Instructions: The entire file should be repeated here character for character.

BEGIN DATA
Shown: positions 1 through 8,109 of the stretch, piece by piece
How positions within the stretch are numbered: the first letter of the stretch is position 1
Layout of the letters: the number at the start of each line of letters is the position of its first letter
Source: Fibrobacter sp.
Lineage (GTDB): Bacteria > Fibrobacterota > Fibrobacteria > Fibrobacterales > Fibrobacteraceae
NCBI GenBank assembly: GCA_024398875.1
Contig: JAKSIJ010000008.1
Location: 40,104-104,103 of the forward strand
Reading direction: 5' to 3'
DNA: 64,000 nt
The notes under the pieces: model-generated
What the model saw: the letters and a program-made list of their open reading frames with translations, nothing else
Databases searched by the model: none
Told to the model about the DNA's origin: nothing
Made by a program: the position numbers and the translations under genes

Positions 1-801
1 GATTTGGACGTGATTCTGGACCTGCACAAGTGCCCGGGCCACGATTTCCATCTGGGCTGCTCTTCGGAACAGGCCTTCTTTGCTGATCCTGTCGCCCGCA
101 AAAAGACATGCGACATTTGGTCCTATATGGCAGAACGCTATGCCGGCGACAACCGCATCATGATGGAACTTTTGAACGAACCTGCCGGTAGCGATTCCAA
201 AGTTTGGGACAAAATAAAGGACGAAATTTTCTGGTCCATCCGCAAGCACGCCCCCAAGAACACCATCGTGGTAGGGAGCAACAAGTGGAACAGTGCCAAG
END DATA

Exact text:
Shown: positions 1 through 8,109 of the stretch, piece by piece
How positions within the stretch are numbered: the first letter of the stretch is position 1
Layout of the letters: the number at the start of each line of letters is the position of its first letter
Source: Fibrobacter sp.
Lineage (GTDB): Bacteria > Fibrobacterota > Fibrobacteria > Fibrobacterales > Fibrobacteraceae
NCBI GenBank assembly: GCA_024398875.1
Contig: JAKSIJ010000008.1
Location: 40,104-104,103 of the forward strand
Reading direction: 5' to 3'
DNA: 64,000 nt
The notes under the pieces: model-generated
What the model saw: the letters and a program-made list of their open reading frames with translations, nothing else
Databases searched by the model: none
Told to the model about the DNA's origin: nothing
Made by a program: the position numbers and the translations under genes

Positions 1-801
1 GATTTGGACGTGATTCTGGACCTGCACAAGTGCCCGGGCCACGATTTCCATCTGGGCTGCTCTTCGGAACAGGCCTTCTTTGCTGATCCTGTCGCCCGCA
101 AAAAGACATGCGACATTTGGTCCTATATGGCAGAACGCTATGCCGGCGACAACCGCATCATGATGGAACTTTTGAACGAACCTGCCGGTAGCGATTCCAA
201 AGTTTGGGACAAAATAAAGGACGAAATTTTCTGGTCCATCCGCAAGCACGCCCCCAAGAACACCATCGTGGTAGGGAGCAACAAGTGGAACAGTGCCAAG